Endorsed by the World Health Organisation
Endorsed by the World Health Organisation
Friends Resilience Blog - The Happy Things

“I am grateful for having a kind and caring mother.”

“I am grateful for my animal friend – dog.”

“I am grateful for spaghetti, I love spaghetti.”

“I am grateful for having enough money to go to school.”

Whether big or small, the great experiences, people in our lives and our potential to succeed are sometimes clouded by negative thoughts or self-doubt. But today, the children embraced the happy things they are grateful for and developed strategies to change their unhelpful thoughts into helpful thoughts and turn them into something positive and worthwhile.

One of the first things we identified were body clues – how a person might physically feel before expressing their feeling through an action. For example, someone who is angry can get heated, tense up or sweat before they act out on their anger. To recognise these body clues, our facilitator played a quick animated YouTube video showing how the angry octopus released a purplish black liquid in the sea every time he felt angry. Once everyone reflected on the video, the children were then introduced to a game called ‘Robots, Towers and Jellyfish’. The game focused on the different types of body clues including tension (Robots) and relaxation (Jellyfish), body clues we may feel when we are mad or happy. The game was a lot of fun – they danced and laughed and giggled away!

After learning about body clues, the children looked at the concept of changing their thoughts and feelings in order to act with a thumbs up action. They quickly understood the differences in the three elements by playing a game called ‘Thoughts, Feelings and Actions.’ In groups of two to three, the children took turns saying either a thought – “I love to be active outside”, a feeling – ‘Happy’, and an action – ‘Running.’ By understanding the three elements they learned how to turn any unhelpful thoughts into helpful thoughts and thumbs up actions to deal with stressful situations.

The children were also shown how important it is to breathe deeply and slowly when they might feel stressed, angry, worried, sad or even excited. To learn the slow breathing/ relaxing techniques, the facilitator taught the children to practice milkshake breathing through a straw to slow down breathing out. The facilitator then taught the children to use their five senses – touch, sight, hearing, smell and taste and what they could imagine themselves doing in their favourite place.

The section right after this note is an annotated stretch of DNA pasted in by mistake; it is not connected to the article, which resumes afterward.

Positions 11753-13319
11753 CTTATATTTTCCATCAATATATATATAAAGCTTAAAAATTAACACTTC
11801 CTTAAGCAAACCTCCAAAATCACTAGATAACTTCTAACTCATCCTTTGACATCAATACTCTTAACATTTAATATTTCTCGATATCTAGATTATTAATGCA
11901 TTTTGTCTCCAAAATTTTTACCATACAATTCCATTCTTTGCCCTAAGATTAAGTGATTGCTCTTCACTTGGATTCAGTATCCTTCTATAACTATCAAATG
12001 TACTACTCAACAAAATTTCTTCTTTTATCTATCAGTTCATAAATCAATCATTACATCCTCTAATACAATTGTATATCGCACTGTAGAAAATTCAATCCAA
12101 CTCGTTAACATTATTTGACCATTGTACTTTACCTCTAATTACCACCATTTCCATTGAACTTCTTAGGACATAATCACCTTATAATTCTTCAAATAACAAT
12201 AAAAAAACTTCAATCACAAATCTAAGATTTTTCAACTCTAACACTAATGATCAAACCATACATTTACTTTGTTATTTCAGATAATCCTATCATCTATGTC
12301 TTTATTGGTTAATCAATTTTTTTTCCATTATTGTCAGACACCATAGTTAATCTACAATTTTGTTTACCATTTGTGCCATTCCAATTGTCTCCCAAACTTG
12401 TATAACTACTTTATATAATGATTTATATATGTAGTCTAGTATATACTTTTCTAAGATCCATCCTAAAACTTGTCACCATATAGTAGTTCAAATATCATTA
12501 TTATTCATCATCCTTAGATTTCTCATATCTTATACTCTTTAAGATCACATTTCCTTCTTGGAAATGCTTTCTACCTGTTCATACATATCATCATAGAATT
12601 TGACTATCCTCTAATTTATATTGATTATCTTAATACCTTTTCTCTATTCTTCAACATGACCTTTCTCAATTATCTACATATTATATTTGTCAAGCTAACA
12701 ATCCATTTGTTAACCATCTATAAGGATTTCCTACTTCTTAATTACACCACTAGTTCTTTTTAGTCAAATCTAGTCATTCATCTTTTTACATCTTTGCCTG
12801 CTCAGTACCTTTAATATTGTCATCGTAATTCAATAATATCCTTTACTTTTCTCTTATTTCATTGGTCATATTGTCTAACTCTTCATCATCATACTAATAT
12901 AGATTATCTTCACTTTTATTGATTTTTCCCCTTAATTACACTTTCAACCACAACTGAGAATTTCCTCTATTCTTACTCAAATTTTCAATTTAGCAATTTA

You could barely hear the rain on the roof as the children relaxed, imagine their favourite peaceful place and focused on their slow breathing techniques.

To finish off the day, the children took a look at the types of Red Thoughts and Green Thoughts. Red thoughts are like a red stop light in that they are barriers that stop us from doing good things whereas green thoughts are positive thought that make us happy and optimistic. To learn about the two types of thoughts, our facilitator introduced the children to a fun role playing game that directly identifies the green and red thoughts during everyday situations. In this activity, two children volunteered to play as the big brother snatching the remote control off of his little brother watching television. The rest of the children then analysed the types of red thoughts and green thoughts the little brother may have and the best possible solution to the problem. In the end, one of the children pointed out a green thought was the best solution suggesting that the little brother should say, “I don’t like the way you snatched the remote off me, but let’s find a way that we can watch something we both like.”

Overall, day two you could see how the children are gradually learning relaxation and positive thinking strategies and also making friends in the group!

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